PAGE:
Marina Abramović : 512 hours, à la Serpentine Gallery

par Joana Neves

Thinking about art and life with Marina Abramović

If Robert Filliou coined the over-quoted expression “art is what makes life better than art”, it’s because there are artists for whom life is something that gets in the way of art, and many art lovers who expect art to be everything life isn’t. The XXth century seems to have been a vast exploration of all the possibilities of this relation, between both extremes of “l’art pour art” and life = art. I sometimes wonder if Marina Abramović falls into the former or the latter category, which is, admittedly, a ridiculous question, as she seems to be all about the complex entanglement of both. As a performance art pioneer, Marina Abramović unabashedly explains in the documentary “Marina Abramović: The Artist is Present” (Matthew Akers and Jeff Dupre, 1h 41’, 2012) how her New-York gallerist Sean Kelly has helped her create something that could be sold – moving and still images, for the most part, documenting or extending her performance work. Therefore, she has consistently chosen to be her work by enacting it and bravely enduring its consequences (that are sometimes taken to a spectacular degree of self-harming) while trying to find a commercial production that financially sustains her. It is all about ambivalence, then, and placing the utmost idealistic goals within the most pragmatic and realistic context of survival. But isn’t this what she makes her work about? Her famous breakup with Ulay, her art and life partner of twelve years, in 1988, became a performance when they decided to start walking towards each other from opposite sides of the Great Wall of China and meet halfway for a final goodbye (The Lovers: The Great Wall Walk, Abramović / Ulay, 1988, 65’32 »). There are images of a heartbroken Marina weeping which, I am probably not wrong in assuming, are perplexing for the majority of us. Too much emotion. With Marina Abramovic, art and life are intricately related, but it is a bi-lateral relation.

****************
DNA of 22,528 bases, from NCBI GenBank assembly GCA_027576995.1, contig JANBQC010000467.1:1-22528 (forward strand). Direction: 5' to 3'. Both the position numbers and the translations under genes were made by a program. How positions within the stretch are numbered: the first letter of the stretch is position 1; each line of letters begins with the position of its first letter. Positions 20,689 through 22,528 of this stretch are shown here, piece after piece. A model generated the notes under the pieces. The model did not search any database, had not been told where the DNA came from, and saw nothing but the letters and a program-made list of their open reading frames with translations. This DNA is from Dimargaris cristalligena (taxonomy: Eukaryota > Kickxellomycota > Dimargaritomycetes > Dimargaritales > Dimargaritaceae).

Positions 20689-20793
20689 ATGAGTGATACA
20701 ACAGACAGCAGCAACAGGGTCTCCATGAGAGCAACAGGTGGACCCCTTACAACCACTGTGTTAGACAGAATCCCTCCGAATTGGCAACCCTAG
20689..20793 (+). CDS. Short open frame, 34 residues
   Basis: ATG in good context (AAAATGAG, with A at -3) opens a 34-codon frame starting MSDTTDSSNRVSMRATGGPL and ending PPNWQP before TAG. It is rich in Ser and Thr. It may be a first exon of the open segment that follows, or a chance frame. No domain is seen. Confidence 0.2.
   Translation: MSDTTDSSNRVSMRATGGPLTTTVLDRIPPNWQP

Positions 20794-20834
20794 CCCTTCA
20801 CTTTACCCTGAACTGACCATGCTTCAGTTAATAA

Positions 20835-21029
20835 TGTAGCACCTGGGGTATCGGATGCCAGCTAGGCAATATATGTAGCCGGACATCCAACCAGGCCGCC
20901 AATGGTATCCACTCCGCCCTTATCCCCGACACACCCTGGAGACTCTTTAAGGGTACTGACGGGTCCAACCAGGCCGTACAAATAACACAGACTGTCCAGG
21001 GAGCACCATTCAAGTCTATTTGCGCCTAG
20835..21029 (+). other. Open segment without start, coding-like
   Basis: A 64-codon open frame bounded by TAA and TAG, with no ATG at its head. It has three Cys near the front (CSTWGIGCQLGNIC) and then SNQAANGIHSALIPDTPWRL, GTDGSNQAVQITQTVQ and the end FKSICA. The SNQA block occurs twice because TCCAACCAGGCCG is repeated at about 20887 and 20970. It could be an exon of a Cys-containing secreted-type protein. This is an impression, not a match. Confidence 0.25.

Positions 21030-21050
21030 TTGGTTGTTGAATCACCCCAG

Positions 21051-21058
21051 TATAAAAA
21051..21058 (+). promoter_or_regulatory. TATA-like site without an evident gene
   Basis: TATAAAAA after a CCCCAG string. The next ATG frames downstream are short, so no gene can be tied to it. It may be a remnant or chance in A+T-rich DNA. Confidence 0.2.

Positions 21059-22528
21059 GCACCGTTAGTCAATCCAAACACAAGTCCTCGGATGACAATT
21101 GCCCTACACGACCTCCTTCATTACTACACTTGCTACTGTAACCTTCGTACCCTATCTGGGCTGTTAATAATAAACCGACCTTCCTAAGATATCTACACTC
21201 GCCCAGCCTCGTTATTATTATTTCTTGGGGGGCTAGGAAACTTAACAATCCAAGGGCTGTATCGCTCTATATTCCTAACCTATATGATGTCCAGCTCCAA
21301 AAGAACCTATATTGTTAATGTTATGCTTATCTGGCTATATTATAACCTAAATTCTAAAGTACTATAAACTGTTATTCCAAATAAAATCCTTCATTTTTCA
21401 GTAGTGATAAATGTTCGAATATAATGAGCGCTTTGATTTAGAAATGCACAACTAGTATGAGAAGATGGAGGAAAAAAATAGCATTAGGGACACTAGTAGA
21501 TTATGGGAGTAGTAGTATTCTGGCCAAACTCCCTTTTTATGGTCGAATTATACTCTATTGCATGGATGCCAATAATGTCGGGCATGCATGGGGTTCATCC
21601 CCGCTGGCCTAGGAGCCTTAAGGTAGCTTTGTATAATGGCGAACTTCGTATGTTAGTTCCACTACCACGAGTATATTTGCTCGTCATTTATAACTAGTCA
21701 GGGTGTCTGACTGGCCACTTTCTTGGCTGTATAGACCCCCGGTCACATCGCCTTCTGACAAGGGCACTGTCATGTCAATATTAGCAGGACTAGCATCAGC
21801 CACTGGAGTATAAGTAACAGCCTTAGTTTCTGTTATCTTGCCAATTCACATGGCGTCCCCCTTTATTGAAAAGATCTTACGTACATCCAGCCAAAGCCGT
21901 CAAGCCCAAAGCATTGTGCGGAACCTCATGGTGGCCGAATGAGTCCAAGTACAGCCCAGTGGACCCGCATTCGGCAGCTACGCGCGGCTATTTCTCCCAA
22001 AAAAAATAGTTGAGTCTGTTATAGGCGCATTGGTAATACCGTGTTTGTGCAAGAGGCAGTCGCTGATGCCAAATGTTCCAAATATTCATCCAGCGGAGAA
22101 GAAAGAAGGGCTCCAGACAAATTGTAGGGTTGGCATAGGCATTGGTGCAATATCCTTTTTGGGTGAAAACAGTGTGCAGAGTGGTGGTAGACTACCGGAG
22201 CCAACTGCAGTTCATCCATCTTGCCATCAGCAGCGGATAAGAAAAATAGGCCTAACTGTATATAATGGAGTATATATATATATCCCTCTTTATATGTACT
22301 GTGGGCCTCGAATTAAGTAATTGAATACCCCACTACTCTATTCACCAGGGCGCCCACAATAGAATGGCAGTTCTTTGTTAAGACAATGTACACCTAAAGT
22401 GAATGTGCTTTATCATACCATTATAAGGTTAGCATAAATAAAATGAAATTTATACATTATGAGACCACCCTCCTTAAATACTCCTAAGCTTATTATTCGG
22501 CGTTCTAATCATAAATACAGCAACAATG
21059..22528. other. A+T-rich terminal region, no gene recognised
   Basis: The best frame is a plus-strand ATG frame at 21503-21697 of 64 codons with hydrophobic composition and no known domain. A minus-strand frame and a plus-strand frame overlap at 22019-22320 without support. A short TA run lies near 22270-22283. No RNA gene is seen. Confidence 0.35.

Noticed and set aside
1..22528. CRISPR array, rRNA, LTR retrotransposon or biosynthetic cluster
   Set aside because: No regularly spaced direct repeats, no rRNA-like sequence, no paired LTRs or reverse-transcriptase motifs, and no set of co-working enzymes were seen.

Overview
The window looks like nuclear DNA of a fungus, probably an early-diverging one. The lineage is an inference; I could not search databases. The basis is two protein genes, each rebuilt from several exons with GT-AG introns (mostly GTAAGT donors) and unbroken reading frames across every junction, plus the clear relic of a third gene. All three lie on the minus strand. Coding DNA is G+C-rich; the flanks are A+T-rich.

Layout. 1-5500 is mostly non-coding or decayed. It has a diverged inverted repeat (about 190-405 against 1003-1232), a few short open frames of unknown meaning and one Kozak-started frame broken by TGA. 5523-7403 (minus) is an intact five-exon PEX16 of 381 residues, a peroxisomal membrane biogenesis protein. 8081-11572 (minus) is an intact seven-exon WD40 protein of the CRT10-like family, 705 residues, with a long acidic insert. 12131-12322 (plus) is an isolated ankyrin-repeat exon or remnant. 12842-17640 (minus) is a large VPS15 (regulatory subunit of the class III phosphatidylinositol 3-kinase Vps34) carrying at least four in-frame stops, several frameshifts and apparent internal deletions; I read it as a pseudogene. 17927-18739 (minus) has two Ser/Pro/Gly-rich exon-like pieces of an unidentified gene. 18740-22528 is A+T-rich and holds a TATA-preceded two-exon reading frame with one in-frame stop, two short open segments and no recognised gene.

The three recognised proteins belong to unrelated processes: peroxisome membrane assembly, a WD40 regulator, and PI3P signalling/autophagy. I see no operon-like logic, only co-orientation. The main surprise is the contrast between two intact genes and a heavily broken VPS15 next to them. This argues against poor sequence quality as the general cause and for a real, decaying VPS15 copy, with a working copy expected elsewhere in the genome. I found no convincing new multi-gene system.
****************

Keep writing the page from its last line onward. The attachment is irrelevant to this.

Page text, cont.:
The contemporary artist, although relying on a technique of some sort, is the one setting the rules. Marina Abramović’s art is about the one who establishes the work’s premises. Her own life and her own strength as a performer are included in the set of premises for each performance. In the aforementioned documentary, she admits that her relationship with Ulay was affected by the fact that she did not get up when Ulay had to stop the performance “Nightsea Crossing” (1981-1987), for health reasons. In that perspective, I believe that her latest performance work “The Artist is Present” (2010) and the on-going show at the Serpentine Gallery in London, “512 Hours” is a reflexion on former performances where she allowed the spectator to participate such as “Rythm 0” (1974) [1] inasmuch as it is about making her own body and her own mind available and placing them under the scrutiny and within the reach of the spectator. Moreover, as in “Rythm 0”, this scrutiny is supposed to lead to action; in “512 Hours” the underlying question is: what action am I led to accomplish here, and what does it mean? The meaning, with Marina Abramović is, more often than not, pre-established, and had been caught between love and hate, smothering and protecting for quite some time. However, her latest performances have been about an intangible kind of personal accomplishment for everyone – herself included. They unravel her own evolution as a performer in a logical placement of herself and her personal growth as a key element in her own work. Therefore, it is surprising to arrive at the Serpentine Gallery and find a great amount of “stuff”. Although the artist has declared that there would be nothing other than herself and a few props, the space feels constricted. Paradoxically, a third of it has been allocated to the “stuff” one brings and has to place in lockers, usually after having waited in a queue to get in. Thus, it is without mobile phones, notebooks, tablets or any other modern day object that one enters the space. That is a very important part of the process, one that is not mentioned enough: Marina Abramović knows how to extend the experience of the show, as if it were a dance performance or any other time-based, theatre-bound show. As soon as one penetrates the space, the show has started and our presence is part of it. What are the props the artist has mentioned? In a curious statement, posted on the Serpentine Gallery website, the artist admits to being anxious because English people are “cynical” and mock everything. I would add that, after her famous MoMA show, it would be hard to overcome its level of commitment and restraint. Therefore, one is surprised by the premises of this on-going, all-encompassing performance: not only Marina herself but also other trained assistants guide the visitors through several experiences that take the shape of – broadly speaking – tasks, meditation techniques or dance/theatre formulae.